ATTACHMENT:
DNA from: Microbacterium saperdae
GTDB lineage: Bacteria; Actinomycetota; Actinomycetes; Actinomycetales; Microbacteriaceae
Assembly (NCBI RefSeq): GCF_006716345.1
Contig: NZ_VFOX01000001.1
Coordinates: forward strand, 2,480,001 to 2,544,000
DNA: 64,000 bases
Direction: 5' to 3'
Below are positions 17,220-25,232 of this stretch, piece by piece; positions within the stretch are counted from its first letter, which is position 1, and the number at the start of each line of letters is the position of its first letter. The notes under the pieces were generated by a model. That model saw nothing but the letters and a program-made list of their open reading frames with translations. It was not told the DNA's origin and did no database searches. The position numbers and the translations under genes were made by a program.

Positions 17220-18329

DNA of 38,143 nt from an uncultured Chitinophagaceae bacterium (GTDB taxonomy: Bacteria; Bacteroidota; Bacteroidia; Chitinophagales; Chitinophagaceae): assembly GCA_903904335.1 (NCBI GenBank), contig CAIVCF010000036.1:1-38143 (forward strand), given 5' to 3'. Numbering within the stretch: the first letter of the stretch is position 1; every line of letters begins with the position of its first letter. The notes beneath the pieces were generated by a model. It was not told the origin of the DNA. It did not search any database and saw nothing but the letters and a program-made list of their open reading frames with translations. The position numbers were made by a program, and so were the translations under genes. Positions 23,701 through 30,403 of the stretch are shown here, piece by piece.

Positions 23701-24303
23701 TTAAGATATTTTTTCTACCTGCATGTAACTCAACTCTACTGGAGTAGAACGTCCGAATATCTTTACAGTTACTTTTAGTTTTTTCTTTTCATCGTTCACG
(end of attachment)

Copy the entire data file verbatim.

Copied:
DNA from: Microbacterium saperdae
GTDB lineage: Bacteria; Actinomycetota; Actinomycetes; Actinomycetales; Microbacteriaceae
Assembly (NCBI RefSeq): GCF_006716345.1
Contig: NZ_VFOX01000001.1
Coordinates: forward strand, 2,480,001 to 2,544,000
DNA: 64,000 bases
Direction: 5' to 3'
Below are positions 17,220-25,232 of this stretch, piece by piece; positions within the stretch are counted from its first letter, which is position 1, and the number at the start of each line of letters is the position of its first letter. The notes under the pieces were generated by a model. That model saw nothing but the letters and a program-made list of their open reading frames with translations. It was not told the DNA's origin and did no database searches. The position numbers and the translations under genes were made by a program.

Positions 17220-18329

DNA of 38,143 nt from an uncultured Chitinophagaceae bacterium (GTDB taxonomy: Bacteria; Bacteroidota; Bacteroidia; Chitinophagales; Chitinophagaceae): assembly GCA_903904335.1 (NCBI GenBank), contig CAIVCF010000036.1:1-38143 (forward strand), given 5' to 3'. Numbering within the stretch: the first letter of the stretch is position 1; every line of letters begins with the position of its first letter. The notes beneath the pieces were generated by a model. It was not told the origin of the DNA. It did not search any database and saw nothing but the letters and a program-made list of their open reading frames with translations. The position numbers were made by a program, and so were the translations under genes. Positions 23,701 through 30,403 of the stretch are shown here, piece by piece.

Positions 23701-24303
23701 TTAAGATATTTTTTCTACCTGCATGTAACTCAACTCTACTGGAGTAGAACGTCCGAATATCTTTACAGTTACTTTTAGTTTTTTCTTTTCATCGTTCACG